Two factors will work against Republicans trying to retain control of the House of Representatives and the U.S. Senate in November -- and they both have to do with the downside of being the party in power in Washington.
First, there's President Bush. I've covered politics long enough to have lived through this cycle before -- the scorn that insiders in both parties heap on a White House in its second term, when every mistake made by an administration has been magnified and dissected. In another five years, Americans will look back at the Bushies' achievements. Today, the focus is on the screw-ups. (Witness the Sunday New York Times page-one story about GOP candidates who are dissing Bush guru Karl Rove.)
Then, there is the GOP House, which clearly saw its leadership corrupted by power. The prosecution of uber-lobbyist Jack Abramoff revealed unholy ties between K Street lobbyists and congressional staffers. Take Tony Rudy, former deputy chief of staff for GOP biggie Rep. Tom DeLay. Rudy pleaded guilty this year to "a scheme and artifice to defraud and deprive" the public of "the honest services" of House staffers.
In June, while under indictment for campaign money laundering in Texas, DeLay resigned from the House. Rep. Bob Ney, R-Ohio -- who keeps popping up in Abramoff-related plea agreements -- is not running for re-election. Former U.S. Rep. Duke Cunningham, R-Calif., is out, too -- after he pleaded guilty to accepting $2.4 million in gifts and cash from defense contractors and was sent to jail.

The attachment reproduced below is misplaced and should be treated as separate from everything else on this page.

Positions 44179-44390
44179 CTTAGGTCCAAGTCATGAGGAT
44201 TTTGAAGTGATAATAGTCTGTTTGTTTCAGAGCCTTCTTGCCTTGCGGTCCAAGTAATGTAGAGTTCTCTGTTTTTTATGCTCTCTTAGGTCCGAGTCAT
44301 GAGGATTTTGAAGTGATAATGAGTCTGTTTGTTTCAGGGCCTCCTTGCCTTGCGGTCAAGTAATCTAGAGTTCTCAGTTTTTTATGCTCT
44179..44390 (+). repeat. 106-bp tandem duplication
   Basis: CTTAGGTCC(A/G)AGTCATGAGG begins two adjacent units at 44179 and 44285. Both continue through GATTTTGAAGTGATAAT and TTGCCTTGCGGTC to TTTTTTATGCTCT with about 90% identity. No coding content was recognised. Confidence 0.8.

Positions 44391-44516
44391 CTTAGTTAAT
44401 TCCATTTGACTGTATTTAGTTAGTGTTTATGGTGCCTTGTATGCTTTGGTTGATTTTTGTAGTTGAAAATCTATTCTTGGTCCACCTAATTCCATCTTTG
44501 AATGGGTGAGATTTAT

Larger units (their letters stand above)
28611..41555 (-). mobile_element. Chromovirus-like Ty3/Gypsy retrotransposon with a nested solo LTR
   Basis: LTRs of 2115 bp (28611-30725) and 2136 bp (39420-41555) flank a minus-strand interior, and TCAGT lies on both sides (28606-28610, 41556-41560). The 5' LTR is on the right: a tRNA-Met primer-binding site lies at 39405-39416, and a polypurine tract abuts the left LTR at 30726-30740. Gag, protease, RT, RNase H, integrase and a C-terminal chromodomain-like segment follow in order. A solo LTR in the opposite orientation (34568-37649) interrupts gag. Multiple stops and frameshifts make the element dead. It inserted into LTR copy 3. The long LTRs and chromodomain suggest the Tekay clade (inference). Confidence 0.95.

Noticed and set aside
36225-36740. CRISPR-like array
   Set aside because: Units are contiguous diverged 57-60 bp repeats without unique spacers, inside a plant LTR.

With the worst actors out of the picture, the House doesn't look as bad as it did this spring. Besides, at least Washington Republicans stand for something -- which is more than you can say for Washington Dems.
If anything, Capitol Democrats seem committed only to rooting for the Bush administration to fail in every arena. Voters have to see it, that the Democrats have this way of always hitting Bush for not doing enough while doing too much. Consider Sen. Barbara Boxer, D-Calif., who appeared on CNN Thursday, hitting the Bush administration for both under-doing airline security -- not checking passenger plane cargo sufficiently -- and overdoing it -- by banning lip gel. As if it is wrong to ban liquids after a real and specific threat.
Hitting the Bush terrorism speech, Boxer even parroted a phrase, mocked when Bush said it: "Well, we say, 'Bring it on, right now.'"
Of course, everyone has a right to criticize Bush. But there is criticism designed to improve the situation -- such as the Thursday Washington Post editorial that articulated where the Post believes the Bush plan for prosecuting terrorists is flawed -- and there is criticism designed solely to bash Bush in order to score political points. Like the lip-gel line.
Meanwhile, Sen. Harry Reid, D-Nev., and the Senate Democratic leader, truly is the gift who keeps on giving to the GOP. Or as he told The New York Times this week, "If Republicans want to spend the whole month on nothing that is relevant to the American people, we are happy to do that." You know, I believe him.